By Luigi Jorio
Should pot be outlawed, controlled, or just legalised? For anti-addiction experts, regulating consumption would counter a drug market associated with violent crime and lead to better public health and safety. But not everyone agrees.
The Swiss legislative position on cannabis is unambiguous: growing it, consuming it and dealing in it are all forbidden. At the same time, however, the 1951 legislation allows for some margin of tolerance. Preparation of a very small quantity of drugs for personal use is not a crime.
There are also the usual local variations in the federal system. It is up to the 26 cantons to apply the national legislation and implement prohibitions and sanctions which may vary depending on the realities at a local level.
“Lack of uniformity at cantonal level creates confusion – you can’t be sure whether cannabis is tolerated or banned outright. We need to have clearer rules”, Jean-Félix Savary, secretary-general of Grea, a group studying drug addiction in French-speaking Switzerland.
A step in this direction was taken by parliament this year. Both houses agreed on the principle that adult cannabis users should be fined and not subjected to criminal charges.
Possession of up to ten grams would bring a fine of SFr100 or SFr200 ($102 or $204) – there is still disagreement on the amount – similar to what happens with traffic violations.
“We are moving from criminal offence to misdemeanour, so in some sense we can talk in terms of decriminalisation. The behaviour itself is still banned,” emphasises Savary, for whom parliament deserves credit for “having made things clearer”.
The modified legislation will mean sanctions can be applied more uniformly across Switzerland and a more unified approach to prevention, the Senate was told by centre-left Social Democrat member Liliane Maury Pasquier.
The rightwing Swiss People’s Party is taking a different line. It argues imposing just a fine on consumption is really the first step towards the legalisation of cannabis.
Decriminalisation would be contrary to the will of the people, as the lobby group, Abstinence from Drugs, points out in a statement. Voters in 2008 threw out an initiative advocating cannabis legalisation.
Once again, the group says, the danger involved in consuming cannabis is being played down, whereas this can often be one of the factors triggering personal crisis among young people.
In the last 15 years, the debate on cannabis and drugs in general has been dominated by the criminalisation of consumption, notes Savary. “All the studies, however, show that repression has failed.”
Today however people are back to talking about regulating the market, he says, emphasising that cannabis has become above all “a security issue”.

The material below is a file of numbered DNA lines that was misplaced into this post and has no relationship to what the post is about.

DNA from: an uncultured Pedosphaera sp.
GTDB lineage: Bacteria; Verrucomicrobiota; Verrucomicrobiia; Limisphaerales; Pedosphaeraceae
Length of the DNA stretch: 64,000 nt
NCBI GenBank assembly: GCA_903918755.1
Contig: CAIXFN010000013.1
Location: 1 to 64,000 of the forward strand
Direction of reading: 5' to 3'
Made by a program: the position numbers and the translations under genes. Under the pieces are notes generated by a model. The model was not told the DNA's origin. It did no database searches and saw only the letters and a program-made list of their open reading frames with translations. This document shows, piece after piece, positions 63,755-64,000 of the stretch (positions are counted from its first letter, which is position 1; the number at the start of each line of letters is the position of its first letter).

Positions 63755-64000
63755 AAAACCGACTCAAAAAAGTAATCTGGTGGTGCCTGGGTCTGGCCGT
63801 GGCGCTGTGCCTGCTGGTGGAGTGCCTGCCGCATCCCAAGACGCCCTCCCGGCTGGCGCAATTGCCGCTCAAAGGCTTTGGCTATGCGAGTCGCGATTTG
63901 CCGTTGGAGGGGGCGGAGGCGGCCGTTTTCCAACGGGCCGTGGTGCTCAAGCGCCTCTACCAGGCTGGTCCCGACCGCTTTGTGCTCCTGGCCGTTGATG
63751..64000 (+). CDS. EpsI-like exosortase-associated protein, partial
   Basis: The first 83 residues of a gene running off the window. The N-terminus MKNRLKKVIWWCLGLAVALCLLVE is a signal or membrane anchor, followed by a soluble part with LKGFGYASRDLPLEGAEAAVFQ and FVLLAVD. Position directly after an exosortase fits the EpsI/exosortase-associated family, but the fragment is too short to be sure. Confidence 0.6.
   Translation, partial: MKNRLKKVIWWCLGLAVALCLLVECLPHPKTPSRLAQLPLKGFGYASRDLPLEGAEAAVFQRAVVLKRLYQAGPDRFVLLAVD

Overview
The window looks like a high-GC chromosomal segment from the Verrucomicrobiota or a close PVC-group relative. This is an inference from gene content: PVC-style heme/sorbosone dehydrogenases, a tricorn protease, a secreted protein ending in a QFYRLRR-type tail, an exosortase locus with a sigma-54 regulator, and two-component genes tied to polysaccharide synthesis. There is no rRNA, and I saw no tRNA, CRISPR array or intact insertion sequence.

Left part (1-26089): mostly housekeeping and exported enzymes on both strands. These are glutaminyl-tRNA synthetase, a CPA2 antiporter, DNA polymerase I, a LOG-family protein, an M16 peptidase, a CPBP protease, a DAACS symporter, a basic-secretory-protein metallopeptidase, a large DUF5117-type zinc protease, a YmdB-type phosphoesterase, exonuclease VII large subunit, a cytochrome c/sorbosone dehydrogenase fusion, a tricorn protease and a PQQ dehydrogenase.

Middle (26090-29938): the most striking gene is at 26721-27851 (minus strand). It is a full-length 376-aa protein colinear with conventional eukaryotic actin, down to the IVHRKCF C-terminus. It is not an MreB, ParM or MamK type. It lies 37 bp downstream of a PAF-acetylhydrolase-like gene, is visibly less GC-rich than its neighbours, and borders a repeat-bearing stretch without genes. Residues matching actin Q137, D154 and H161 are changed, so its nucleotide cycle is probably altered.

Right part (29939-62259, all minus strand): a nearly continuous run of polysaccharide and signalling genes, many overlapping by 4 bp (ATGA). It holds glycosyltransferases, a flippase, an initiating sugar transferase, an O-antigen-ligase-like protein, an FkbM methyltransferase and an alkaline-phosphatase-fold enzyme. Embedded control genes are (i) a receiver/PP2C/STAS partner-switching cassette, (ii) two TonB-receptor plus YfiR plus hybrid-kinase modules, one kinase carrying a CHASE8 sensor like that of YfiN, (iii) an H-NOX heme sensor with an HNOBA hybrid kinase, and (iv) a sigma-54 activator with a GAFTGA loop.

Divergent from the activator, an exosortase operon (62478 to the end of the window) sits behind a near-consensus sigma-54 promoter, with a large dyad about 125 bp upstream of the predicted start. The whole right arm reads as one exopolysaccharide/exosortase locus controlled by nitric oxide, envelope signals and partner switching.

Trafficking in cannabis “remains a highly profitable business, which attracts criminals,” the Federal Police Office says in its latest report. What is particularly worrisome is the merging of the cannabis market with the market for hard drugs – cocaine and heroin – controlled by organised crime.
This development sows a feeling of insecurity among ordinary people, who are more and more faced with drug-dealing in public places and the expansion of criminal networks, notes Savary.
He warns that people are likely to turn their backs on the “four-pronged approach” of Swiss drug policy if there is no reaction. (see sidebar)
Switzerland should therefore allow “some room for manoeuvre to cantons and communes so that they can experiment with solutions to manage the problem.”
Savary adds that some ideas in the government’s earlier proposal for a regulation of the cannabis market should be reconsidered. The 2001 bill – shelved by parliament – was going to decriminalise consumption, but also allow a limited number of points of sale, while at the same time focusing on prevention among youth.
“It is not a question of opening coffee shops, but rather establishing a framework of rules for those who want to use cannabis”, explains Savary.
For Addictions Switzerland, the Swiss institute for the prevention of alcoholism and other drug addictions, regulating the market seems to be the best solution.
“That would allow the consumer to acquire cannabis legally and to dissociate it from other substances like cocaine,” says Ségolène Samouiller.
She points out that if cannabis is sold under state supervision, it will be possible to keep a better eye on the quality of the product in terms of the level of THC [tetrahydrocannabinol, the active principle in cannabis] and pesticides found in it.
Experiments of this kind are presently under study in the cities of Zurich and Basel.
Switzerland could get further inspiration from models that are catching on abroad, says Savary, who cites the example of Cannabis Social Clubs in Spain and Belgium. “These are cooperatives whose members can grow their own and smoke it inside a particular location known to the police.”
The advantage of these associations of growers, he goes on, is that fact that consumers are registered. It is therefore possible to protect young people and run programmes of prevention and risk reduction.
Grégoire Monney, psychologist for the information site stop-cannabis.ch, shares this point of view. “The danger here,” he adds, though, “may be trivialising the issue: we should not give young people any message that consumption is ‘normal’.”
Whatever measures are adopted, “results must come before ideology”, concludes Savary. Otherwise it will be difficult to find effective solutions that protect health and reduce criminal involvement.
(Translated from Italian by Terence MacNamee)